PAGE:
The Korea Herald


Korea bets big on gas, oil prospects in East Sea

Buried natural resources could be worth over $1.6tr: industry minister

By Kan Hyeong-woo

Published : June 3, 2024 - 15:33

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President Yoon Suk Yeol speaks in a briefing over the potential of vast oil and gas deposits in the East Sea at the presidential office in Seoul on Monday. (Yonhap) President Yoon Suk Yeol speaks in a briefing over the potential of vast oil and gas deposits in the East Sea at the presidential office in Seoul on Monday. (Yonhap)

South Korea has approved a large-scale project to carry out exploration drilling of potentially massive gas and oil reserves, which could hold up to 14 billion barrels of gas and oil in the deep sea off the country’s southeastern coast, President Yoon Suk Yeol announced Monday.

Yoon highlighted that the maximum amount of buried gas and oil would be enough for the country to use for 29 years and four years, respectively.

He said the government entrusted Act-Geo, a top global deep-sea technology consultancy based in the US, with the in-depth review of the geophysics study on the vast prospects of the natural resources in February last year, adding that leading institutes and experts verified the potential of the “14 billion barrels of gas and oil” buried in the reserve off Yeongil Bay in Pohang, North Gyeongsang Province.

According to officials at the Industry Ministry, the review from Act-Geo reported that the buried amount of natural resources could be somewhere between 3.5 billion and 14 billion barrels.

“From now, it’s a stage where we move onto exploration drilling that can confirm whether the oil and gas actually exist and how much is reserved,” Yoon said in a briefing at the presidential office in Seoul.

“We have to drill at least five boreholes, each costing over 100 billion won ($73 million). Top global energy development companies are already showing interest.”

The president added that the first borehole project will begin at the end of this year and the results are expected to be announced by the first half of next year.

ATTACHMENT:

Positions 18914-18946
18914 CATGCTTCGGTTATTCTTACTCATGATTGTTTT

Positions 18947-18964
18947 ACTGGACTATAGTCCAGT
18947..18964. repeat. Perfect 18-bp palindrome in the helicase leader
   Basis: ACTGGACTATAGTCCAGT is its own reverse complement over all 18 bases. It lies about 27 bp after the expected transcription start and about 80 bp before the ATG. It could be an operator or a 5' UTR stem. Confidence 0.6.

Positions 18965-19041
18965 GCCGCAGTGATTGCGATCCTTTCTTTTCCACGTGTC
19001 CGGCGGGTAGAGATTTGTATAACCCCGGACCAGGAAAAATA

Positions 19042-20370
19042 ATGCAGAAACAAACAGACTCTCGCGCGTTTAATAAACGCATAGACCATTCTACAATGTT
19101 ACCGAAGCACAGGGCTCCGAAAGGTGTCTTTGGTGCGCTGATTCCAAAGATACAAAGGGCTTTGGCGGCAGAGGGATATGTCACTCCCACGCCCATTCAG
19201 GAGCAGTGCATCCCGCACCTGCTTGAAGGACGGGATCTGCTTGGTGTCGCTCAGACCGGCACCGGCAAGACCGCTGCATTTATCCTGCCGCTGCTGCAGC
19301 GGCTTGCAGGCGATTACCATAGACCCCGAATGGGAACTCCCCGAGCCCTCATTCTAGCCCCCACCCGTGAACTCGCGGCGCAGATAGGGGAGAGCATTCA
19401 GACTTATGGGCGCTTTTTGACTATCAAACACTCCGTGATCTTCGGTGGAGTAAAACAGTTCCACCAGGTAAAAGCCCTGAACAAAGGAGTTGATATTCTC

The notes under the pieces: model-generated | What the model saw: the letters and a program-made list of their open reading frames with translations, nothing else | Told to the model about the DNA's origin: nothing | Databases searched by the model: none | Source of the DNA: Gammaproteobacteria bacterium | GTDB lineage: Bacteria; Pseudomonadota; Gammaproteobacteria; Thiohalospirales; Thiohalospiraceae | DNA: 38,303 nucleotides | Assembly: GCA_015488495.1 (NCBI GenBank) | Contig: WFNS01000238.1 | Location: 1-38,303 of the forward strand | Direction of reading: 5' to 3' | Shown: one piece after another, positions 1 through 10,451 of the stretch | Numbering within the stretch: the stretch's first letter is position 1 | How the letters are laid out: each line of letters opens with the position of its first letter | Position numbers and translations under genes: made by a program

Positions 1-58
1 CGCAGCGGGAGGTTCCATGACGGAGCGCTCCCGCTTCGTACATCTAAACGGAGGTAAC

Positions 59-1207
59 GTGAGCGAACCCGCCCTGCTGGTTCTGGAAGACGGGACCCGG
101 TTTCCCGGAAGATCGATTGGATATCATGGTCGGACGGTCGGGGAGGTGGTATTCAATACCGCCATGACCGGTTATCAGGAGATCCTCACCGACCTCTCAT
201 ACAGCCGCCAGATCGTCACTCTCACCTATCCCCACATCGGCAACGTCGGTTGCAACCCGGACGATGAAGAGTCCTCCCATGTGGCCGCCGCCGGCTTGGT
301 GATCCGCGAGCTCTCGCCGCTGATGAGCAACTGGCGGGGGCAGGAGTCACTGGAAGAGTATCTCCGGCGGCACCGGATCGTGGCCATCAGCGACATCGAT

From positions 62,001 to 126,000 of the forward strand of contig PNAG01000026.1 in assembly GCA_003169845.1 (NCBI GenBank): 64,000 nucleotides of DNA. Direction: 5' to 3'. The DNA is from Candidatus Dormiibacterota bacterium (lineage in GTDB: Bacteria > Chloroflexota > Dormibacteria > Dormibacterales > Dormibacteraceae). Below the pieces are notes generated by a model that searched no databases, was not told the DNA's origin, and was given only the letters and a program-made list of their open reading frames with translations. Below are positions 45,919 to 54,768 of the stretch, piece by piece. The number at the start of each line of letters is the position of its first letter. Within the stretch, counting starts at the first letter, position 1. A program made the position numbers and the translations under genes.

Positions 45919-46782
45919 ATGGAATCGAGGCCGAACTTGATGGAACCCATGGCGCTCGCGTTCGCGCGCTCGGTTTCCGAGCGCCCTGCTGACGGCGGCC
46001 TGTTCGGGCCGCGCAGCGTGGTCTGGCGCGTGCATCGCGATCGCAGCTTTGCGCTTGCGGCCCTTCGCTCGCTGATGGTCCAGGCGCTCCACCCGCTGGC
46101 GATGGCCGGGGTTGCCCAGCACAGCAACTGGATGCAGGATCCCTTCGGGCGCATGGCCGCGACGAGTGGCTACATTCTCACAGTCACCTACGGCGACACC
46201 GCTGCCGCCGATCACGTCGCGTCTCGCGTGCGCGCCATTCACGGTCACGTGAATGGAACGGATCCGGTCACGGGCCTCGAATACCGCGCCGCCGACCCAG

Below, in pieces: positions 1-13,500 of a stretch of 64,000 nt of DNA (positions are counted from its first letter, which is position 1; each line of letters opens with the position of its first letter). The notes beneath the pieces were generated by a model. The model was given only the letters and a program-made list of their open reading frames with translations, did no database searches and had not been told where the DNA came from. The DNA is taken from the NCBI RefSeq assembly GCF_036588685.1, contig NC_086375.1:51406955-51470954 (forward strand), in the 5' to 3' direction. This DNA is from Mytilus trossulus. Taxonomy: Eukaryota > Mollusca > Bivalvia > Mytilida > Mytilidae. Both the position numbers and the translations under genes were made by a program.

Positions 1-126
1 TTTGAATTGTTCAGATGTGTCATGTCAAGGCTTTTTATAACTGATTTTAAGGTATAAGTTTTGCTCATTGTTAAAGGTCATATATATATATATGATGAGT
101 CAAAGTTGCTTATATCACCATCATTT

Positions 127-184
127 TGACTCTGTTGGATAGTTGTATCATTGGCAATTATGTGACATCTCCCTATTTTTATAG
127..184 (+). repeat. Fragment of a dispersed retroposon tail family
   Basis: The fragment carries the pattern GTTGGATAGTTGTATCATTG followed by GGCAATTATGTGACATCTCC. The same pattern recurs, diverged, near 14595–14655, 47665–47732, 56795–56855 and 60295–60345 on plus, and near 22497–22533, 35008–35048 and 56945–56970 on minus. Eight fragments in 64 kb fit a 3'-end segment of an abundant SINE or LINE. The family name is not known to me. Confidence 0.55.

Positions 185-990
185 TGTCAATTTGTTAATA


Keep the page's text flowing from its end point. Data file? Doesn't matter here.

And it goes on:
Industry Minister Ahn Duck-geun told reporters that if the deposits are confirmed, the government expects to begin the construction of commercial drilling facilities between 2027 and 2028, which would be on pace to allow commercial development of the site in 2035, adding that it is difficult to pinpoint any timelines because the reserves must be checked first.

“In terms of potential amount, there is an enormous amount and we estimate that one-fourth of it is oil and three-quarters is gas,” said Ahn, noting that it could be the largest reserve in the world among deposits found in the deep sea, or over 600 meters below water.

Asked about the total cost of exploration drilling, Ahn refrained from giving a fixed figure due to remaining uncertainties, but mentioned that the previous cost of developing a gas field that had 45 million barrels of gas was about 1.2 trillion won.

Korea discovered its first gas field in the East Sea in 1998. The Korea National Oil Corp. began the commercial production of the gas field between 2004 and 2010, posting a revenue of 2.6 trillion won during the period.

For the maximum value of the deposit, Ahn said it could be worth over five times Samsung Electronics’ market capitalization, which equaled 452 trillion won at Monday's closing. That would be roughly $1.6 trillion.

The shares of numerous companies in the gas and oil sectors jumped on the news of the massive natural resource prospects in the East Sea. The stocks of the Korea National Oil Corp., Daesung Energy, Dongyang Steel Pipe and Korea Gas Corp. hit the upper limit for prices, with nearly 30 percent hikes from the previous trading day.

Pro-environmental civic groups criticized the Yoon administration's exploration drilling decision. The climate activists pointed out that it would be impossible for Korea to achieve carbon neutrality by 2050 if the boreholes get going after 2035, as they could produce for about 30 years, citing the International Energy Agency's advice to prohibit oil and gas development after 2021 for the goal of carbon neutrality in 2050.